The Hyundai Tiburon is a sports coupe manufactured and sold by Hyundai Motor Company, a South Korean automaker, from 1996 to 2008. The North American, South African, New Zealand, Australian, and Austrian versions of the vehicle are known as "Tiburon," a small modification of "tiburón," the Spanish word for "shark." It was branded as the Hyundai Coupe in several European markets and Indonesia. The South Korean market was known as the Tuscani and Turbulence.
History of the Hyundai Tiburon
Hyundai Tiburon First Generation (RD; 1996–2001)
Customers responded favorably to Hyundai's 1993 HCD-II concept vehicle, prompting the automaker to grant the Tiburon/Coupe production approval. Despite its relative youth, Hyundai made every effort to raise its profile. The Tiburon range debuted after other carmakers launched facelifts and established a place in the sport-coupe sector. It was a resounding accomplishment. The sporty car, aimed at Honda Civic coupe buyers, was introduced during the height of the bio-design era. Since the Tiburon was initially intended to be a coupe, it didn't share any bodywork with other sedan models, unlike its major competition. The Tiburon was available with a five-speed manual gearbox as a standard feature. Automatic transmissions for the 2.0L model were offered.
As an improvement on the original RD, the RD2 Tiburon became available in 1999. The front and rear bumpers were changed, and Hyundai gave the inside dash a makeover. The "Tiburon Turbulence" was the name given to the RD2 Tiburon in South Korea. The coupe had to undergo a comprehensive facelift because the previous model was approaching its expiration date. Because of the Tiburon's distinctive design, it was easy to draw attention to the vehicle when driven. The FX's top-of-the-line trim level included ABS as an option.
Hyundai Tiburon Second Generation (GK; 2001–2008)
After five years of production, the Tiburon was retired in 2001. For the 2003 model year, Hyundai introduced a restyled Tiburon with a bigger body and a V6 engine as an option. The Hyundai Coupe, which debuted in 2001, has the aesthetics, the performance, and competitive pricing to make Hyundai a genuine contender. A 1.6L and a 2.0L engine were available as options for the coupe. Despite its lack of acceleration, this 1.6L engine had enough horsepower to complete the job. The 2.0L engine produced 140 horsepower. The Coupe's trunk was unexpectedly big, making a vacation in the sporty car a breeze.
An updated Tiburon variant debuted in 2004 with more powerful engines. Hyundai phased out the older, 1.6L type. As of 2004, the Ford Probe and Toyota Celica had been pulled off the market as entry-level coupes, making the Coupe one of the last such vehicles. As a result, the Korean automaker made its vehicle more appealing to buyers by enhancing its handling and powertrain. Hyundai made consistent changes to the front of the vehicle. New digital temperature controls have been added to the carmaker's center stack. Hyundai discontinued its 1.6L engine and replaced it with a 2.0L unit as the base engine. The 167 horsepower 2.7L V6 engine remained the car's best performance.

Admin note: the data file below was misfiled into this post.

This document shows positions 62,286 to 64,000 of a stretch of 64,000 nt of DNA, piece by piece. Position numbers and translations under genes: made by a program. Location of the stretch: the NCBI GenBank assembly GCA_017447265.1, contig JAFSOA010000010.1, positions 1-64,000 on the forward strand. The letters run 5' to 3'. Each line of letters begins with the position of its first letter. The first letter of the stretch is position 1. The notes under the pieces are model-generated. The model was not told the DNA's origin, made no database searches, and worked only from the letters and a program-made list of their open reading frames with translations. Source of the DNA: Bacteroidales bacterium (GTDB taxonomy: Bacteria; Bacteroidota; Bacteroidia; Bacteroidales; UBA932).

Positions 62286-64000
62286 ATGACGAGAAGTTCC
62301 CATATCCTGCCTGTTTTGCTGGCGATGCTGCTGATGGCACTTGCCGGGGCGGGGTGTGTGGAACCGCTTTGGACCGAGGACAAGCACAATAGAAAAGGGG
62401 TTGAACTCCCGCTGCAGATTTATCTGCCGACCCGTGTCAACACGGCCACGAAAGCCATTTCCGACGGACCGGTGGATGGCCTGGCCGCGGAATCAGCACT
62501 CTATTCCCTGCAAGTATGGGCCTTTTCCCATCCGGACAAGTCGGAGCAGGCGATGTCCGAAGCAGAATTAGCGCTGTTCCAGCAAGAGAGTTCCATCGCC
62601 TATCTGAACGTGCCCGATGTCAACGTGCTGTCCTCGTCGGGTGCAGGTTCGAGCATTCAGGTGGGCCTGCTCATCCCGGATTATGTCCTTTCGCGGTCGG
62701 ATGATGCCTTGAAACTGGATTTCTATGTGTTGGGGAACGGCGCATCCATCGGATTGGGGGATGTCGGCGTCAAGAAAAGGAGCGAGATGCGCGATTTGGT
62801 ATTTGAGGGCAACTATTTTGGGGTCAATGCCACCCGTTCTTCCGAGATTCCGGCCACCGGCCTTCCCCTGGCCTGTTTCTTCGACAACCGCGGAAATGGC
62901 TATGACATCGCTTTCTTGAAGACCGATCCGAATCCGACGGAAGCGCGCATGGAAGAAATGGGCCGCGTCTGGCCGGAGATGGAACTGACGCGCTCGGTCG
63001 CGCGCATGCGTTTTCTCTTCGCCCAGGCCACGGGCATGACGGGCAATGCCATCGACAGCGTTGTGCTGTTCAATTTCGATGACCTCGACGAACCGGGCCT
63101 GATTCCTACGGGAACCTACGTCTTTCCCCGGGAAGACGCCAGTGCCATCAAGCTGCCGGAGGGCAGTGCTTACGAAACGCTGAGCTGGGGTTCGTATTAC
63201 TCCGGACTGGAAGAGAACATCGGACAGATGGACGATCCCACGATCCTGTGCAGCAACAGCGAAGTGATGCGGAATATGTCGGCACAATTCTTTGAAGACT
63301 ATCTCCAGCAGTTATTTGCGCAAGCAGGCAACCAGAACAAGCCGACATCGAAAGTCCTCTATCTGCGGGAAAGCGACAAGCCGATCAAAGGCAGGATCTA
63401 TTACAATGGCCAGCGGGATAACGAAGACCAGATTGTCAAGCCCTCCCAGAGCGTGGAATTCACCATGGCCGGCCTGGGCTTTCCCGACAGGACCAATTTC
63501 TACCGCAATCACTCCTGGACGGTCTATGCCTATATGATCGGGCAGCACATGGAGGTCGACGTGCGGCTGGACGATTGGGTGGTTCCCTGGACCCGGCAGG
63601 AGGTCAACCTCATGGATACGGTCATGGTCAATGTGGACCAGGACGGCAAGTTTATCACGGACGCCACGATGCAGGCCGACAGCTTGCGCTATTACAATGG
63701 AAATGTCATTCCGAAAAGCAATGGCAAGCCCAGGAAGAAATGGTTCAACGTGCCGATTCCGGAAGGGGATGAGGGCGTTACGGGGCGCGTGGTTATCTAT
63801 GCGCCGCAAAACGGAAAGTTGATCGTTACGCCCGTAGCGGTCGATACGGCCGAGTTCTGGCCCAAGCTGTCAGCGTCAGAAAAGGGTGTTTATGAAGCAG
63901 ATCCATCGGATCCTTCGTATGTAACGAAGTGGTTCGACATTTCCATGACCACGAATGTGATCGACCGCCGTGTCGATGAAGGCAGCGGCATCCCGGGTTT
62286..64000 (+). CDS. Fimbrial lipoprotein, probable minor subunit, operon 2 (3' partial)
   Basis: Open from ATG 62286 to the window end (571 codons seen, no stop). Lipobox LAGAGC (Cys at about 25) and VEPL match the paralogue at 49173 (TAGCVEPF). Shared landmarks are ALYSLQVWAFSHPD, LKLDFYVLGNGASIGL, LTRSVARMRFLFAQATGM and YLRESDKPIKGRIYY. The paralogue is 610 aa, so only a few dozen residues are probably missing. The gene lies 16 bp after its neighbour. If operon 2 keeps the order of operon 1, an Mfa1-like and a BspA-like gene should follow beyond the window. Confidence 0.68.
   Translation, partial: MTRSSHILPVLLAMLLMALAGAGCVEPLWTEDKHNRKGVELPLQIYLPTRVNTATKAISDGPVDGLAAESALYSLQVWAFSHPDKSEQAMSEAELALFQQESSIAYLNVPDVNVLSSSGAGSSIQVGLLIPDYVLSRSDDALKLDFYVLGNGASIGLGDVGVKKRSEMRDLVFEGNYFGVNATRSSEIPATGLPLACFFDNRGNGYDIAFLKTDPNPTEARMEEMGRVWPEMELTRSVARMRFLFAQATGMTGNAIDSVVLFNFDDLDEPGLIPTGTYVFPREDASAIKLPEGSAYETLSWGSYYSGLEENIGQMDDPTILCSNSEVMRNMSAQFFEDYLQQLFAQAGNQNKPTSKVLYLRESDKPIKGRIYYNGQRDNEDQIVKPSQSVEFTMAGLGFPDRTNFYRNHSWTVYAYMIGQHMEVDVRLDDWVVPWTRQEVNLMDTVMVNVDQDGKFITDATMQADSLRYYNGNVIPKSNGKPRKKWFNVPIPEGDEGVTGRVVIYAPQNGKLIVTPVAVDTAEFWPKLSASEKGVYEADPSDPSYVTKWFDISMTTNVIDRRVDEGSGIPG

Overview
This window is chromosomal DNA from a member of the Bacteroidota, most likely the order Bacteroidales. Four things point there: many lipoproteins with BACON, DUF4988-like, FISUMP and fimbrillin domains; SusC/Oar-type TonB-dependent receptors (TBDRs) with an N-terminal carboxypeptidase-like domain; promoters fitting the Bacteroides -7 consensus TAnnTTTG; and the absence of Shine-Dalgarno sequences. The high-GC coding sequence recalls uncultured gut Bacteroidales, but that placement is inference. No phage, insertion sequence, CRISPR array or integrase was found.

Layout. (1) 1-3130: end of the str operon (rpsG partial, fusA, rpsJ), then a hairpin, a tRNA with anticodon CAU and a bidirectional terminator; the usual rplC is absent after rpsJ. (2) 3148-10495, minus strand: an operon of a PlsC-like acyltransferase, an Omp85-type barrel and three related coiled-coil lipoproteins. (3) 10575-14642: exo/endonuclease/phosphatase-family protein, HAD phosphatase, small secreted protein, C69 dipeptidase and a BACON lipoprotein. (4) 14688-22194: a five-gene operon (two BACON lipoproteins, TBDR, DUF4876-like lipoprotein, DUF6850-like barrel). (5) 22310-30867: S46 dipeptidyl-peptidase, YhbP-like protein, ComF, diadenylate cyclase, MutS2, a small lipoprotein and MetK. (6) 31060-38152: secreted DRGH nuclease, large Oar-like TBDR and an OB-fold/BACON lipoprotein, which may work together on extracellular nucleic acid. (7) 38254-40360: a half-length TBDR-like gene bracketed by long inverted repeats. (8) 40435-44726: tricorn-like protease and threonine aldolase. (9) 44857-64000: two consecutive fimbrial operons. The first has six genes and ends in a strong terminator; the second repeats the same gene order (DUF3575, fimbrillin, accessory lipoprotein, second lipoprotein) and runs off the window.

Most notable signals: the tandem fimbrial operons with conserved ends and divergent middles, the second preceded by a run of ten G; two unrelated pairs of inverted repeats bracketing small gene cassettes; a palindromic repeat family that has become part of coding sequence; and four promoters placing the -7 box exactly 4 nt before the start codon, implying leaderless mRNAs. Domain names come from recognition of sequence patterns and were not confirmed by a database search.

Initially, the Tiburon was Hyundai's entry into the sport-coupe market. As is their custom, Hyundai provided a great warranty and a slew of valuable amenities at a lower cost than their rivals. New taillights, new headlights, and restyled exhaust pipes adorned the 2007 model's front, and back ends. The four Tiburon trim levels were GS, GT, GT Limited, and SE. Regarding horsepower, the base model was powered by a 2.0L engine that put out just 138 hp, whereas the higher trims had a V6 engine that produced 171 horsepower. Compared to other sporty choices on the market, the 2.7L engine was still predicted to provide less power than anticipated.
Hyundai retailed the Tiburon model with competitive pricing that matched its features and specs (more of that later). These are the trims and their pricing:
- GS - $17,270
- GT - $20,170
- SE - $22,620
- GT Limited - $22,770
Features of the Hyundai Tiburon
The Tiburon coupe, designed in South Korea, combines straight and curving forms to "accentuate life and power." Belt lines are raised, and the greenhouse is short; the windshield and back window are both highly arched. All-disc brakes are standard on Tiburons, and the SE variant includes bigger cross-drilled rotors. All Tiburons have a fully independent suspension that includes front and rear stabilizer bars. The Tiburon measures 173 inches in length, thanks to its 99.6-inch wheelbase. The GT coupe includes 17-inch alloy wheels and a deck-lid spoiler. The SE model has a spoiler on the top deck. A set of 17-inch alloy wheels is an option for the GS, but the car comes standard with 16-inch alloys. The Tiburon has room for up to four passengers. It features air conditioning, a CD radio, and power windows and mirrors as standard equipment in every Tiburon model. Automatic climate control and leather-bolstered fabric seats are standard on the GT variant. The GT's seats are accented with red leather. Seating is offered in full leather. A Kenwood CD/MP3 music system is standard equipment in the SE coupe. 14.7 cubic feet of cargo space.
From 1996 to 2008, Hyundai manufactured and released the Tiburon model.